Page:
Household coal and smokeless fuels should not be burnt in a wood-burner… the hint is in the name.
Wood is burnt on a flat floored stove, whereas multi-fuel burning takes place on a raised grate. The reason for this is that wood fuel requires air from above to initiate combustion, whereas coal and smokeless fuel require air from both above as well as an escape route for the ash which inevitably builds up over time
So what about my multi-fuel stove, can I use household coal on it?
We would strongly advise against burning household coal in your multi-fuel stove, the reason for this is that, when coal is added to it has a delayed burn, in other words it does not immediately start to burn. What it does do, is release a large quantities of thick highly volatile yellowish-grey smoke, which fills up the chimney flue.
This is extremely dangerous, as when the smoke reaches a high temperature it can cause an explosive flash. The force of the blast can blow out the stove glass or even blow open the doors of your stove.
If you have burnt household coal before but have not suffered an explosive flash, you will still damage the inside of your stove. The volatile smoke released by the coal can still catch fire and can burn for up to 30 minutes. This can result in a twisted baffle, warped grates, cracked liners and misshapen retainers.
For this reason, household coal should only be used on open fires.
What should you use instead of household coal?
Smokeless fuel is our recommended fuel for multi-fuel stoves and here is why;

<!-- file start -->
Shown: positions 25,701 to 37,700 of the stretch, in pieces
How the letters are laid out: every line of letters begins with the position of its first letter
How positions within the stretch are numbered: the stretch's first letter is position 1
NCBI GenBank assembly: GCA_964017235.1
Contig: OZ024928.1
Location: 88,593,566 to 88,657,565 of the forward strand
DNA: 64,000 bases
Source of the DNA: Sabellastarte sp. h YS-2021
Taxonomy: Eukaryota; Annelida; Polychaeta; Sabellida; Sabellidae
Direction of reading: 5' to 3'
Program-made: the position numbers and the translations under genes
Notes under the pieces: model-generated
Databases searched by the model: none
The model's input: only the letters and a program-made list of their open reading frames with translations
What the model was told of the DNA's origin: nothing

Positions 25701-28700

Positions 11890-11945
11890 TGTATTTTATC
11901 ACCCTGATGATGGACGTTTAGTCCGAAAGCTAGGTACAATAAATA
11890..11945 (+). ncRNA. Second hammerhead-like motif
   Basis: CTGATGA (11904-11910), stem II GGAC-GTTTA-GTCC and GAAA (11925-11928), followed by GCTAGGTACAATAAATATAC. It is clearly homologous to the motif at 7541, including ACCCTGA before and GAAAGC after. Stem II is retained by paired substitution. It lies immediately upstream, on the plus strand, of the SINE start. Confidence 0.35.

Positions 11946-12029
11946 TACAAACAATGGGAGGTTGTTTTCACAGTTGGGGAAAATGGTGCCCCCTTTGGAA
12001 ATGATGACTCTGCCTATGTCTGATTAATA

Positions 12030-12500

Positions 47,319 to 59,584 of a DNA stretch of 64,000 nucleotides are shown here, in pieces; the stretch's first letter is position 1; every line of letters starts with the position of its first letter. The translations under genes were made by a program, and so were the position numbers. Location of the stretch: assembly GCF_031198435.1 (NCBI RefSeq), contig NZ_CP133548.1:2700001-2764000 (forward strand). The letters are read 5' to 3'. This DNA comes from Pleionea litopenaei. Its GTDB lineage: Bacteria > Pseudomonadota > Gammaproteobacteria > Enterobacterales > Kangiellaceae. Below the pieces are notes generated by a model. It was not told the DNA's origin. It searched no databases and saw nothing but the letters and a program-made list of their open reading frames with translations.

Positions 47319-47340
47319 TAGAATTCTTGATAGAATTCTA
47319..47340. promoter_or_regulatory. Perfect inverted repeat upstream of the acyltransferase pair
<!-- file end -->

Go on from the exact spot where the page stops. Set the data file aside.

Smokeless fuels give out a higher heat and can last as much as 40% longer than coal. not to mention burning premium smokeless fuels is much more cost effective than ordinary coal and will actually work out less expensive over the course of a year. The heating efficiency on an open fire is 37%, using a preformed smokeless such as Excel compared to the 28% generated by traditional house coal. If you were to use the same fuel on your multi-fuel stove this figure leaps up to 65%. This means more heat makes it into your room rather than being wasted up the chimney. This, coupled with the fact that Excel burns 40% longer than house coal, means that you end up using less fuel and spending less money to create your required heat. Switching to premium smokeless coal can cut your heating bills significantly over the course of the year. And a minor point – You spend less time re-fuelling the fire.
Without doubt, smokeless fuels are kinder to the environment than coal. Indeed, as their name suggests, a concern for the environment is right at their heart. Smokeless fuels were developed to create smoke free areas across the UK and improve air quality in the urban environment. Smoke emissions for premium smokeless fuels are a fraction of these from coal (which is usually around 20%).
These days it’s not just smoke that’s an issue, it’s carbon monoxide. Our smokeless fuels have lower carbon monoxide emissions than house coal. A coal fire can create up to 20% more carbon monoxide than a fire that uses a premium smokeless fuel.
When burning house coal on a closed appliance the tar and smoke particles released during the lower temperature lighting and refuelling periods can find their way onto the stove glass. While most modern appliances have pre-heated airwash capabilities to keep the glass clear even the best system will struggle to cope with the volume of tar and dust generated by burning house coal. The end result is that the appearance and enjoyment of your expensive multi-fuel stove is greatly diminished